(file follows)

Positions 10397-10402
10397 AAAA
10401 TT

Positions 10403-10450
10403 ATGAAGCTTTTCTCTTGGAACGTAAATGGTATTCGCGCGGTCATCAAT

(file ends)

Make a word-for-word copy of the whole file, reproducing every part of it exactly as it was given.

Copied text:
Positions 10397-10402
10397 AAAA
10401 TT

Positions 10403-10450
10403 ATGAAGCTTTTCTCTTGGAACGTAAATGGTATTCGCGCGGTCATCAAT